The Canadian Rockies are a place of unparalleled beauty and adventure. From jagged, snow-packed peaks to the most unbelievable blue and turquoise glacial lakes, the Canadian Rockies do not disappoint. One of the premier destinations in the world for photography, we will photograph iconic mountain scenes in their early Winter splendor. We will also explore some lesser-photographed locations. Photographic opportunities may include Northern Lights (Weather and Solar Activity Permitting), Star-Filled Skies at night with the Rocky Mountains as a foreground, Waterfalls of Turquoise Glacial Melt-Water and world-class Wildlife.
We will explore Banff and Jasper looking for new iconic shots and creative wildlife compositions. We will hike to locations where golden larch trees line the sides of mountains and reflect off shimmering pools. We will see water so blue, even the most overzealous Photoshop enthusiast will not dare touch a slider!
This workshop is for those that want to experience new places and see nature at its finest hours. It is not necessary to be a skilled photographer, you can bring your phone and I’ll help you grab great images of our excursions. I like to stick to small groups, so there will be plenty of time for instruction and we will schedule our days and time to make use of the best light. We will remain flexible enough to stop and take advantage of the ever changing conditions found in this vast wilderness.
The Port Renfrew area on Vancouver Island, BC Canada provides an excellent venue for a 4 day photography workshop. I will guide you through the “how to’s” to create images using long exposures, long lenses for landscapes, nightscapes, seascapes, forests, waterfalls and wildlife (when available). I have been to Port Renfrew over 25 times and have a very good knowledge of the area. We will create images in areas such as Botanical Beach (Botany Bay), Avatar Grove, Fairy Lake, Sombrio Beach (and canyon), Parkinson Beach, and few more.
I will also introduce you to “The Four Barriers of Creativity” developed by my workshop partner Shane McDermott. This particular workshop is lead by myself with only 6 participants ensuring ample one on one time.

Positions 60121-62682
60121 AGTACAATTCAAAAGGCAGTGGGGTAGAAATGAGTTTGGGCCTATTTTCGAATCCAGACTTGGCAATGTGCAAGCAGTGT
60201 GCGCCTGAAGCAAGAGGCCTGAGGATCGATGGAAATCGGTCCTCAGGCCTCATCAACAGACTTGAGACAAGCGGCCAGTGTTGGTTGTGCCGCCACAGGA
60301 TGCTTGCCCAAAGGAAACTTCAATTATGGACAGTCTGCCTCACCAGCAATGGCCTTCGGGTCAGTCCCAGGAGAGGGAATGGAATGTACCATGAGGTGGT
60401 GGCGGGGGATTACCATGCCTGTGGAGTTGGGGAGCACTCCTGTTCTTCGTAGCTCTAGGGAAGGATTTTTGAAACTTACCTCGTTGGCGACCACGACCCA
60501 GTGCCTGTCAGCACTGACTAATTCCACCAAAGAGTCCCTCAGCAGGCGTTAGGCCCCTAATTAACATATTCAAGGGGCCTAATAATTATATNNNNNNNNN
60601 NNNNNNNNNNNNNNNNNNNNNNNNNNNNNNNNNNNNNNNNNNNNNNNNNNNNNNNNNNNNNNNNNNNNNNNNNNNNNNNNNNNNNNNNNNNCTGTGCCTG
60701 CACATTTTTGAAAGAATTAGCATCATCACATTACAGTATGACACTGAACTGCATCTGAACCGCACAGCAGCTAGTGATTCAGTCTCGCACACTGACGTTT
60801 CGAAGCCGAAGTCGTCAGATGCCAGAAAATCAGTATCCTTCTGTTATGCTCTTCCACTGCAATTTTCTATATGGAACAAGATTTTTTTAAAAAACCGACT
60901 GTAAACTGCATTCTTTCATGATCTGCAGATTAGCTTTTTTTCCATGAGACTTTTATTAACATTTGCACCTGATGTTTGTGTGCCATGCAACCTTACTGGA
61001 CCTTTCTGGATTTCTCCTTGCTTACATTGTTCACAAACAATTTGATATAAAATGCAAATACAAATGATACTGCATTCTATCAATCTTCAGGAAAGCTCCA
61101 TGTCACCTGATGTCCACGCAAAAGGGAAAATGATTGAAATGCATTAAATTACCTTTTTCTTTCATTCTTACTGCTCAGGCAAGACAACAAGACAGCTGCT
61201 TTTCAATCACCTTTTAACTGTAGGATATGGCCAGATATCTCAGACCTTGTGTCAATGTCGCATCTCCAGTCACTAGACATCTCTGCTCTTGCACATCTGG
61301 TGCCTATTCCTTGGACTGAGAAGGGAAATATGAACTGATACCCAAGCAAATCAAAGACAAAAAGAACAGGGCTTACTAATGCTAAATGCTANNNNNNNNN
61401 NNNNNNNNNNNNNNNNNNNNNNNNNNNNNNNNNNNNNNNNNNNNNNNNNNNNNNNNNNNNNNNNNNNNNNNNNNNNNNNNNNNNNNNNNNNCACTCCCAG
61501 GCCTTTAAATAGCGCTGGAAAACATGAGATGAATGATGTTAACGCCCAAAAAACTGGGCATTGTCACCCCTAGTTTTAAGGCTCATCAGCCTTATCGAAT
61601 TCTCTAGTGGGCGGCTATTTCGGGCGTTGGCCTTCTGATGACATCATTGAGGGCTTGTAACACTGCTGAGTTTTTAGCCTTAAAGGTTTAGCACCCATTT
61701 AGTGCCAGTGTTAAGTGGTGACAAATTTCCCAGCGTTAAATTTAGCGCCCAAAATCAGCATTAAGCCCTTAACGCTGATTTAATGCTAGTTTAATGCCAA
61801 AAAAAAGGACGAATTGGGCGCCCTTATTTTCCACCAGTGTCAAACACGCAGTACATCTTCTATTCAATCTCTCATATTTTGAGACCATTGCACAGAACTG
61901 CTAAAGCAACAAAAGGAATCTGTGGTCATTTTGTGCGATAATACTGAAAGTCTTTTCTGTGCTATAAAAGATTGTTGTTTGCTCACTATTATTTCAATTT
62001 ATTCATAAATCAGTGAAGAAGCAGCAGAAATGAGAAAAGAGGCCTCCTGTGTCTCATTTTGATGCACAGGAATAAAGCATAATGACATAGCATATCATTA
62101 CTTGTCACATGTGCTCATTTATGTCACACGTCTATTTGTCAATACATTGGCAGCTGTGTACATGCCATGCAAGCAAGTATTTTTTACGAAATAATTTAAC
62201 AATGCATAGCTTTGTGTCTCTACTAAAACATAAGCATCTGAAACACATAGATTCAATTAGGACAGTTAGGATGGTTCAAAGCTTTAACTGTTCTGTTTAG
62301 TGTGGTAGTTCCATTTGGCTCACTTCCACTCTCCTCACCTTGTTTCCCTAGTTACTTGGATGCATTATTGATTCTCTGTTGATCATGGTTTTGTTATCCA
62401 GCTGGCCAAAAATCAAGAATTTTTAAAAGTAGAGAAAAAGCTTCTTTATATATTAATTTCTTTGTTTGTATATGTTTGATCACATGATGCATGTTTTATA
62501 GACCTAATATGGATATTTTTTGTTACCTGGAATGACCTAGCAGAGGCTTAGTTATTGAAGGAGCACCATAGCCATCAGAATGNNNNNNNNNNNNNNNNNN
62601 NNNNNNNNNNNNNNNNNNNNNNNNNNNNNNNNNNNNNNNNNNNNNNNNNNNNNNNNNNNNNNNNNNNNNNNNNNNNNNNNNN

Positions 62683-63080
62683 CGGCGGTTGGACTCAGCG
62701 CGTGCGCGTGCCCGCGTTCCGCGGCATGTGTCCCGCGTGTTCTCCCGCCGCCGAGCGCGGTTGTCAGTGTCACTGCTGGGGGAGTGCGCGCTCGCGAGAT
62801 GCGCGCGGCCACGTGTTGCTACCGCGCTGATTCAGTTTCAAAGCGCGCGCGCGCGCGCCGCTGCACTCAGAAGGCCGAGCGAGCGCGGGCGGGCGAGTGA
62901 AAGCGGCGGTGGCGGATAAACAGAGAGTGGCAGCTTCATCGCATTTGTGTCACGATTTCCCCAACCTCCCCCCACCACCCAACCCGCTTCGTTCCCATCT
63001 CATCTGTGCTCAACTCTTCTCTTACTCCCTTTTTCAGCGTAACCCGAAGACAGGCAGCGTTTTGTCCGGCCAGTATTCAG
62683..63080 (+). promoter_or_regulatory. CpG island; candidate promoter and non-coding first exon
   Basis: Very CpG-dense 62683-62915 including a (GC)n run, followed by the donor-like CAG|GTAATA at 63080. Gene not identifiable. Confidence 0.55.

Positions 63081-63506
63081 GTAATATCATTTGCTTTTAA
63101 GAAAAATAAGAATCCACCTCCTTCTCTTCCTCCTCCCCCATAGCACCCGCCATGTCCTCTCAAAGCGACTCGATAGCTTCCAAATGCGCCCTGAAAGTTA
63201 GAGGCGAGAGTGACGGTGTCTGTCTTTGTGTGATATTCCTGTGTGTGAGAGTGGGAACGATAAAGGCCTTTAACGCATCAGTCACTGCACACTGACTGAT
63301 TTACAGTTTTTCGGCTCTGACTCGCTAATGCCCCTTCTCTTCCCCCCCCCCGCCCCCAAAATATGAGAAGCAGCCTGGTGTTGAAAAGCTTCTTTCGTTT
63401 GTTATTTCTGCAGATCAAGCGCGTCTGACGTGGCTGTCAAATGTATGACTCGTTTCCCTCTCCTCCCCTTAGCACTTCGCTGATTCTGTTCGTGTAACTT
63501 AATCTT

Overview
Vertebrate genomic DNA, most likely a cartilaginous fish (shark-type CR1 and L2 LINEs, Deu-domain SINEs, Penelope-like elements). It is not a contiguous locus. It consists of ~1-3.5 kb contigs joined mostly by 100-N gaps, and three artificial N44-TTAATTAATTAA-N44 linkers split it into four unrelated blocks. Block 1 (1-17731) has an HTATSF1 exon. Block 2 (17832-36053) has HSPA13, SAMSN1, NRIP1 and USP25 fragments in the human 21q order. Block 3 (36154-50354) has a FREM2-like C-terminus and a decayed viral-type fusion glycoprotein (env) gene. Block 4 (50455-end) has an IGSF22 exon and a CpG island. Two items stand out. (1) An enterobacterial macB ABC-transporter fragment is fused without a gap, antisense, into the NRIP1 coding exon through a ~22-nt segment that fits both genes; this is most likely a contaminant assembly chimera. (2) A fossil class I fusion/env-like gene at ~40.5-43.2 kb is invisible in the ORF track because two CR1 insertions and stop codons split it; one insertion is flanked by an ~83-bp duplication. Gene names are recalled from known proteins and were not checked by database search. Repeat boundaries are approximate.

A meeting space is also reserved for daily images reviews and critiques, as well as, live photo editing lessons from images I have taken during the workshop. This has proven to be a very valuable offering for participants.
The West Coast Trail Lodge will be our base for the 4 days, 3 nights workshop. All other details are listed on my web site.
Story & photos by Phil Riebel
A favorite hobby on my woodland property.
As a nature photographer I feel very fortunate to own forestland. I regularly visit one of our properties on the border of the Renous River in Northern New Brunswick, about 35 minutes from where I live. This is quite a wild area, dominated by forest with few people.
There are many nature photo opportunities here, including several species of mammals such as Moose, White-tailed Deer, Coyotes, Black Bear, Red Fox, Weasel, and Bobcat, just to name a few. However, because they often avoid humans, it’s a challenge to get good photos of some of these species.
My small trailcam has allowed me to capture some photos and see what is around, but the quality of the photos is not great, especially when compared to a high-resolution DSLR. That’s when I got the idea of building a DSLR camera trap based on discussions with colleagues and a bit of research.
by Paul Colangelo
The Sacred Headwaters in northern British Columbia is the shared birthplace of three great salmon rivers—the Stikine, Skeena and Nass. It is also the traditional territory of the Tahltan First Nation, and it supports a vast ecosystem known for large numbers of moose, caribou, sheep, goats, wolves and bears.
In 2004, Shell obtained tenure of nearly a million acres in the heart of the Sacred Headwaters for a coal bed methane development that would entail thousands of wells connected by roads and pipelines, fracturing wildlife habitat. The water-intensive fracking process that would be used to remove the methane risked altering water levels and contaminating the rivers. Continue reading